Physica 117B & 118B (1983) 747749 NorthHolland Publishing Company
747
ELECTRONIC STRUCTURE OF SEMICONDUCTOR SUPERLATTICES
M. Altarelli
MaxPlanckInstitut f~r Festk6rperforschung 7000 Stuttgart 80, Federal Republic of Germany
A new approach to the calculation of the electronic structure of semiconductor superlattices in the envelopefunction approximation is presented and applied to the type II InAsGaSb system. The method allows a realistic description of the band edges of the constituent materials, and yields, therefore, accurate results for the subband dispersion in the direction parallel to the layers. Some novel aspects of the semiconductorsemimetal transition in InAsGaSb are pointed out.
The calculation of the electronic structure of superlattices, especially type II systems, e.g. InAs/GaSb[l], poses an interesting challenge: In fact, (a) the narrowgap nature of the constituents and the mixing of conduction and valence band states at the interfaces requires a manyband description~ (b) the investigation of transverse dynamics (k parallel to the superlattice layers) requires a realistic description of the constituents bandedges, in particular of the degenerate valence bands; and (c) the occurence of a semimetal for superlattice periods sufficiently large (>160~ in InAsGaSb) requires that charge transfers at the interfaces be taken into account self'consistently.
and appropriate boundary conditions at the interfaces. In the new method discussed here, the matching conditions are built into a variational principle thus reducing the numerical work to a standard secular matrix diagonalization. Let x denote the superlattice axis, and y, z two normal directions in the x = O plane. Following Ref. [3], we choose z as quantization direction, and consider kvectors in the (x,y) plane. The 6 states of the conduction and upper spinorbitsplit valence band decouple then in two equivalent systems. Our basis is: u I = Is+>, u 2 = 13/2,3/2>, u. = 13/2,i/2>, and the analogous u4, u5, u 6 fgr the other set. We then write:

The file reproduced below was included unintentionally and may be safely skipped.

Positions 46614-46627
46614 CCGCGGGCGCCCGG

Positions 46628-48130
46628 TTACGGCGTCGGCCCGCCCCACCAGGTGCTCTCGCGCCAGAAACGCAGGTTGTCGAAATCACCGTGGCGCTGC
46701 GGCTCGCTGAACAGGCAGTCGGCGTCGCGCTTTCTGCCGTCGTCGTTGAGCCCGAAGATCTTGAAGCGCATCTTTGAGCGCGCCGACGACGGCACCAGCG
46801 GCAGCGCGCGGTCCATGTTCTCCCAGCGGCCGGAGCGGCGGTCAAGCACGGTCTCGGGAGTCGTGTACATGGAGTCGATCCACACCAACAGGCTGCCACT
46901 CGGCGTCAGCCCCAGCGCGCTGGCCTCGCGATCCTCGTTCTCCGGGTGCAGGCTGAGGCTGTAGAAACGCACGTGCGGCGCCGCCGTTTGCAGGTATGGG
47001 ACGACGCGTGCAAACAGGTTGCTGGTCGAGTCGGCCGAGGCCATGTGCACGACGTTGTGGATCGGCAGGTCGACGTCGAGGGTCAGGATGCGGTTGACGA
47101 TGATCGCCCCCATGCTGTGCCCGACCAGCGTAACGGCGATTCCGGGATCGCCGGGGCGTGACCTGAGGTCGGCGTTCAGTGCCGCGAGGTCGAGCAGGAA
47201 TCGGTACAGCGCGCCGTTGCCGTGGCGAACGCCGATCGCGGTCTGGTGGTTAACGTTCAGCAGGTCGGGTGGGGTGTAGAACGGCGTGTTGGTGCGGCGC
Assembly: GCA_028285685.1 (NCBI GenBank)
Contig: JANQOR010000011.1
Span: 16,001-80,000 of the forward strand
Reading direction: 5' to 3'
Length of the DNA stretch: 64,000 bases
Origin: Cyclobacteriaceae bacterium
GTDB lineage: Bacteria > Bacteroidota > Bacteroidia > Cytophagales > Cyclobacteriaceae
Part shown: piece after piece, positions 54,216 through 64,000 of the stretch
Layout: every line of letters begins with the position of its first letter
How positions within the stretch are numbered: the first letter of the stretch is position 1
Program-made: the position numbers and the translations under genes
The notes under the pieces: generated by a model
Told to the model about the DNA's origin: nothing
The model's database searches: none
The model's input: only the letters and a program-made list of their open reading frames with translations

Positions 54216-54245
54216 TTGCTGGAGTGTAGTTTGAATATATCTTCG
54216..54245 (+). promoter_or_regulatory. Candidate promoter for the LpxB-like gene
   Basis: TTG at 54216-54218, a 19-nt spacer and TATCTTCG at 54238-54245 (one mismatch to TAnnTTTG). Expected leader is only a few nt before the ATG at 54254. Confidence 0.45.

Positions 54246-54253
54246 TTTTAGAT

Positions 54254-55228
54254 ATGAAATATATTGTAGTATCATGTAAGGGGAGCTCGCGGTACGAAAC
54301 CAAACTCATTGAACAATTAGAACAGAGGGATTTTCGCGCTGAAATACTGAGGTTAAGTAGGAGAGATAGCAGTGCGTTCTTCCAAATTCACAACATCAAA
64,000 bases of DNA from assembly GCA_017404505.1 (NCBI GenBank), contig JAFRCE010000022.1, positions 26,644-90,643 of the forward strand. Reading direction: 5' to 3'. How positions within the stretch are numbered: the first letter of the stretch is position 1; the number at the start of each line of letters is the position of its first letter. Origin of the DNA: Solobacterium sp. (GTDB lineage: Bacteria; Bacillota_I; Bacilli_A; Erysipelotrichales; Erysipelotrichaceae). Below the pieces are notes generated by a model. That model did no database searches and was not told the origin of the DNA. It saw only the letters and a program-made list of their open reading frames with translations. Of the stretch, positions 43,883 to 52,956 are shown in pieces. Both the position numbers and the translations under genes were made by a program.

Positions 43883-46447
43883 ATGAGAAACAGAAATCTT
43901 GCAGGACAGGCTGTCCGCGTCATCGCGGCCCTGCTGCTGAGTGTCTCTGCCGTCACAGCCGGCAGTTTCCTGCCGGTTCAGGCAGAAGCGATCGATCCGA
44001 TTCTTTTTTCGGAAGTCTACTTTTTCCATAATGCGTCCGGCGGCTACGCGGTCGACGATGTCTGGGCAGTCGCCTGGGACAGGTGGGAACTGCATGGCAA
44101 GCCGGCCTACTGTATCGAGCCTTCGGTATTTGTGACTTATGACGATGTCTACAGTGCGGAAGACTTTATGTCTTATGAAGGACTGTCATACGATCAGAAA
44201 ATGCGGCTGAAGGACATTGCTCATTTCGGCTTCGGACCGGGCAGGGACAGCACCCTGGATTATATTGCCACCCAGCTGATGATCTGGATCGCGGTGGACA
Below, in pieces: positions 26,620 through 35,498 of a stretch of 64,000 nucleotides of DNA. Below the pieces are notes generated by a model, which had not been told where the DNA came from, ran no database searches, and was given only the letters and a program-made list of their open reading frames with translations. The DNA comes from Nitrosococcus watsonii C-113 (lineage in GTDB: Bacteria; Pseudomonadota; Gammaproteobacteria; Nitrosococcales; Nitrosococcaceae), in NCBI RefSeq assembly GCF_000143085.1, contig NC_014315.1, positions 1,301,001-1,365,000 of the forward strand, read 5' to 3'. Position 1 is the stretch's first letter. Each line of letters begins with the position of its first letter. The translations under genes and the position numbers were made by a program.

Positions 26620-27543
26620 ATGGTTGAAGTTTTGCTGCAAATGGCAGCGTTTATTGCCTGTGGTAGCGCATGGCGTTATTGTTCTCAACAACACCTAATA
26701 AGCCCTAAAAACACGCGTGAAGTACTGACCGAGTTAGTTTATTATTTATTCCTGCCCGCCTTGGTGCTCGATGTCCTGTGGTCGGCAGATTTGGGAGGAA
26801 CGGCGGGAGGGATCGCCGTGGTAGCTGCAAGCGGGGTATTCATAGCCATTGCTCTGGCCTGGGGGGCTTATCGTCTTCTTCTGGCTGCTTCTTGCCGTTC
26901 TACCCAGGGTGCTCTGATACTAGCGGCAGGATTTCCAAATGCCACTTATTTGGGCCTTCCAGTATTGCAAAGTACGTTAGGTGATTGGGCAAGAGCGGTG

The size of the superlattice unit cell rules out a full microscopic calculation, and the requirement (c) makes tightbinding calculations unsuitable. Here the envelopefunction approximation [2,3] is adopted: The wavefunction is a slowly varying envelope times the periodic part u of the Bloch function of each constituent. The envelopes obey effectivemasslike equations
E c + ~1k 2 + V ( x )
= elkyy Zj=l,3 F.3 (x) u.3(r) and F. satisfies: 3 Ej, Hjj, Fj,= EFj ,where
i ( k x  i k y ) P / / 6
i (kx+iky) P//2 TI+¥
H , •,
= [i ( k x  i k y ) P / / 2
Ev
2
k 2 + V (x)
3J Li ( k x + i k y ) P / / 6
/3~ ( k x + i k ) 2 / 2 Y
In Eq (i), P is Kane's matrix element, 7 and 1 are valence band parameters in the spherical ( Y 2 = Y3 = 7) approximation, and are known from magnetooptical experiments [4,5]. V(x) is the potential arising from charge redistribution in the system. With good approximation, the u functions are the same in both materials [2], which implies P = P for the momentum matrix elements. A B The continuity condition reduces then to the continuity of the envelopes, F• 3
continuous,
j = 1,2,3
(2)
0 3784363/83/00000000/$03.00 © 1983 NorthHolland
/3~ (kxik) Y Ev
YIY 2
"]
2/2 (1)
k 2+V (x)
The other three boundary conditions are derived by imposing a constant probability current across all planes perpendicular to x, in particular across the interfaces. Averaging over one unit cell of each material, we find for the expectation value of the current operator J : x =
j,j F[cDxY +DYX )k +px I Fj L